New Trends Emerging for Land & Sea-Based EO Systems
In a new analysis, "The Market for Land & Sea-Based Electro-Optical Systems," Forecast International is projecting that an estimated $8.36 billion will be spent on the development and production of key land- and sea-based electro-optical (EO) systems over the next 10 years.
The pressing need for the all-important troop-level systems, such as night vision goggles and thermal viewing systems, will drive procurement in this market segment for the next few years. Still, the introduction of some significant, new EO systems is fast emerging as a major market force for the years ahead.
The market leaders among land- and sea-based EO system providers are ITT, DRS Technologies, Northrop Grumman, Raytheon, Thales, and Australia's Electro Optic Systems. The Australian company is expected to produce an estimated 5,724 of its Electro-Optic Fire Control Systems (EFCS) over the next 10 years, at a value of $954 million. EFCS is being considered for some significant European and Middle Eastern programs, and is currently fitted to Singapore's Bionix infantry fighting vehicle (IFV).
ITT will likely continue to dominate the EO market for its key involvement in one of the most ubiquitous systems on the modern battlefield: the night vision goggle. Production of the company's PVS-14 for the U.S. military alone will run at 50,000-70,000 units per year well into the next decade. A recent $33 million order from Norway for 4,400 units will significantly boost the system's international production line.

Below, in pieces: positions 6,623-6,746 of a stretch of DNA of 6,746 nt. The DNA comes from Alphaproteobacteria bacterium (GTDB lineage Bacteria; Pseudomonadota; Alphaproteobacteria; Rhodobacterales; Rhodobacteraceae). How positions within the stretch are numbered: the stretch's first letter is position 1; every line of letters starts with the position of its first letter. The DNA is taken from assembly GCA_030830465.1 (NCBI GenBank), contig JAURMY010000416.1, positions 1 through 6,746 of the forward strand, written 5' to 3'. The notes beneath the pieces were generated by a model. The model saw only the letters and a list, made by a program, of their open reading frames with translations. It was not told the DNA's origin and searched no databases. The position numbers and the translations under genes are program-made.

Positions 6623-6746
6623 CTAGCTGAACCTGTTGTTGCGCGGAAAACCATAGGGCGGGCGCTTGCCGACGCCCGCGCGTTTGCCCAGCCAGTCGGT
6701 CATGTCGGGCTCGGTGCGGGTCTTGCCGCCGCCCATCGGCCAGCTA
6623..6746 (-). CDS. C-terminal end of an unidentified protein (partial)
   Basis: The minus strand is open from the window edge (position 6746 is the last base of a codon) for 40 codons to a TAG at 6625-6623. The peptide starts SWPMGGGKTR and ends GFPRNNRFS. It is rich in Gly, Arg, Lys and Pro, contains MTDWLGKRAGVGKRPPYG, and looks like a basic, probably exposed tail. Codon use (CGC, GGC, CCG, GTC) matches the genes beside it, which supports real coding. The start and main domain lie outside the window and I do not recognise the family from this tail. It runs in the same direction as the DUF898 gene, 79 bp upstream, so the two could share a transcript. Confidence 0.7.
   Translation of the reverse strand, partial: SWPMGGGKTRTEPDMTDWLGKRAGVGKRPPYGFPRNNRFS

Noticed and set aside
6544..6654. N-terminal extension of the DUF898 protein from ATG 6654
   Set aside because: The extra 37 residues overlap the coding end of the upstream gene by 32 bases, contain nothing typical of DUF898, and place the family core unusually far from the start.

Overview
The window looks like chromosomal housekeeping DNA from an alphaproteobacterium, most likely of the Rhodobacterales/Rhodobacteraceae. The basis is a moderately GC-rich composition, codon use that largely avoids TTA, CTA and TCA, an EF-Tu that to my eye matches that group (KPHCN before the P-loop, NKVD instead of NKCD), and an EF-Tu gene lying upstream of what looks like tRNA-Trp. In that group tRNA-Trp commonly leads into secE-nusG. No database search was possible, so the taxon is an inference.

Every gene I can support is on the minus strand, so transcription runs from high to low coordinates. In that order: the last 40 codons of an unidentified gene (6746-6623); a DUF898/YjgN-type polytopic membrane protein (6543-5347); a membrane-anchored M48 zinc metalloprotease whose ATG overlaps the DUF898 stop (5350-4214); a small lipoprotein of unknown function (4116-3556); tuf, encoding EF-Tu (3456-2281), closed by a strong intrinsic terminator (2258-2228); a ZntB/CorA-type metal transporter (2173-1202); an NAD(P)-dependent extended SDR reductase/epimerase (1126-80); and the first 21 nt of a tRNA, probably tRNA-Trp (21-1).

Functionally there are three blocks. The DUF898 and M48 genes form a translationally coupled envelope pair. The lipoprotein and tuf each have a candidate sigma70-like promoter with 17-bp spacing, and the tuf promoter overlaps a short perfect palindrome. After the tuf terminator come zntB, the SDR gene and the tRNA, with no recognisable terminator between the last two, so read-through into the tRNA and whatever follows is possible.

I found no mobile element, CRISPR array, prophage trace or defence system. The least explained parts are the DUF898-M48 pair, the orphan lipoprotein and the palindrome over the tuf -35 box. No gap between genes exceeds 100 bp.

DRS Technologies has moved into the top rankings of EO producers for its growing involvement in some of the most important land- and sea-based EO systems on the market. The company recently chalked up new orders for its version of the PAS-13 Thermal Weapon Sight, also known as the TWS II. Under the FY08/09 U.S. defense budget, annual funding rates for the TWS will be at an all-time high. Roughly $200 million per year will be pumped into purchases of the PAS-13 through 2011.
Meanwhile, French defense giant Thales is carving an important niche for itself in the development of new naval EO systems for some important emerging platforms. Since the deadly attack on the small craft, the USS Cole, in October 2000, there has been be a marked shift in development of sea-based EO systems from a focus on defense from airborne missile attack to an emphasis on the surveillance and targeting of small, sea-based threats. Thales has recently introduced the Artemis system for improved situational awareness and ship self-protection. The company has already secured a place for Artemis on the French Navy's complement of multifunction FREMM frigates, and stands a good chance of seeing orders for other international clients in the years ahead.